Ramadan Decorations from Ramadan Camp, Syria: Upcycled Lanterns and Climate Action

13 April 2022
Nisreen al-Khatib and Huda Badawi up-cycling waste material into Ramadan lanterns. © 2022 UNRWA Photo

Nisreen al-Khatib and Huda Badawi turned a room in the Ramadan Camp[1] Community Centre, south-east of Damascus, into a workshop to produce handicrafts from recycled waste packaging materials. Their innovative ideas include reusing plastic containers, wrapping paper, tissue, magazines, bottle caps, glass and cardboard. Using these materials, they produce iconic Ramadan lanterns, as well as vases, bookmarks, photo frames, and even cardboard cupboards.

With the holy month of Ramadan upon us, Nisreen and Huda launched new ideas for how to decorate the Centre and their homes. This year, they are using egg cartons, thread and glue to make the lanterns.  For Nisreen and Huda, these lanterns are easy to make and with their unique creative touches the lanterns become not only decorations but are also an innovative way to upcycle waste products.

Both women live in the camp and serve their community by volunteering as teachers to adolescents at the Community Centre. Using their upcycling project, they can teach adolescents about the benefits of recycling to care for the environment.

Nisreen al-Khatib and Huda Badawi up-cycling waste material into Ramadan lanterns. © 2022 UNRWA Photo
Nisreen al-Khatib and Huda Badawi up-cycling waste material into Ramadan lanterns. © 2022 UNRWA Photo

Nisreen and Huda are passionate about recycling to reduce the impact of waste on the environment. “Household recycling is the best way forward,” 27-year-old Huda notes. “Through the reuse of paper towels, clothes and textiles, we can avoid pollution and produce new clothing and decorative objects,” adds Nisreen. “Recycling materials not only creates something beautiful out of waste, but it shows our community how to recycle themselves to protect the environment, especially since using recovered materials generates less solid waste,” Nisreen highlighted.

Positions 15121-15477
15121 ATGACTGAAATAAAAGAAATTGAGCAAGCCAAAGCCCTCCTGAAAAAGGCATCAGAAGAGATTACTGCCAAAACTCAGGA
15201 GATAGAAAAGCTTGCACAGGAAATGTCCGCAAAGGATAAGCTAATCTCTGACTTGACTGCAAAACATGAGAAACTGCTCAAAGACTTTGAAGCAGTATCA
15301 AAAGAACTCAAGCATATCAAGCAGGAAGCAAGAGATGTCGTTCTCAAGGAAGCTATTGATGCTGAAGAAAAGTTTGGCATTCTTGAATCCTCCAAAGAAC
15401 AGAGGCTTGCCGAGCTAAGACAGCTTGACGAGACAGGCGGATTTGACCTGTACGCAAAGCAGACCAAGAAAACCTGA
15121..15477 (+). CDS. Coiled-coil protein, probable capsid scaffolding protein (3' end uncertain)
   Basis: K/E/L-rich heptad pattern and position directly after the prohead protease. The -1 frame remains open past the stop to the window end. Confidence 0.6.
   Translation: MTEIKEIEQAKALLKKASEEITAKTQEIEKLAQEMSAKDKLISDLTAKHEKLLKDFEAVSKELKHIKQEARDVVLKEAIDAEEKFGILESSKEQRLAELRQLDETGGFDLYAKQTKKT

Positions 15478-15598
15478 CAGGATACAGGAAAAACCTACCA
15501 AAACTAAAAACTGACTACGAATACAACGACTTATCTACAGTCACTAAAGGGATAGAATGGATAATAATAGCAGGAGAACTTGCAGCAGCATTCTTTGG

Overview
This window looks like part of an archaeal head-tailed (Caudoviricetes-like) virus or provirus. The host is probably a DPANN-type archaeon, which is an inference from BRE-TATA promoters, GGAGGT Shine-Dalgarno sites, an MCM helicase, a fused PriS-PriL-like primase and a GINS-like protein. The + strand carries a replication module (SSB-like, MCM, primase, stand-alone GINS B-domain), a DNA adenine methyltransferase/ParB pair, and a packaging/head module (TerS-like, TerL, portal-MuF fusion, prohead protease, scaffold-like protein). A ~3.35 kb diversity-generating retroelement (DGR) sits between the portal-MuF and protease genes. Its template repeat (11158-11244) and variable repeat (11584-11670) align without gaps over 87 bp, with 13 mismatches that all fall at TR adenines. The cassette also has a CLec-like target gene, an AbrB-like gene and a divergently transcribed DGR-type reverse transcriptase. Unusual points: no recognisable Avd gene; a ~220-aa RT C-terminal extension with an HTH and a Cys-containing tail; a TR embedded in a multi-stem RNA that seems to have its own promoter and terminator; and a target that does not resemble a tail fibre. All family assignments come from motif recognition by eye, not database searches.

A mother of four, Nisreen (38), teaches sewing and recycling of old clothes and other textiles including old jeans for reuse. “Sewing skills can be a major asset when remaking a garment and recycling old jeans into new clothes for children,” she says.  She encourages her students by teaching and guiding them to be creative and artistic.  It was really exciting to master how to produce recycled products from the waste for a cleaner environment. We as members in the community have to foster this in people's minds,” she notes.  

A third-year student at the Faculty of Kindergarten at Damascus University, Huda teaches handicrafts at the Centre and has has been passionate about art since she was a child. She believes that this hobby provided her with an opportunity to practice and develop various skills, such as concentration and coordination. It also gives the experience of creativity and colour awareness. “My father encouraged me in this hobby by introducing me to crayons for scribbling and building manual dexterity,” Huda said.  

“I’ve always loved creating art that contributes to our lives,” Huda says. She hopes her students will also follow her example in preserving the environment. “If everyone does what I did, there would be less waste,” she adds. Through their products, they showed their community that recycling reduces waste, prevents pollution, and conserves natural resources and energy for a cleaner and brighter future.

[1] An unofficial gathering, not  an official UNRWA recognized camp.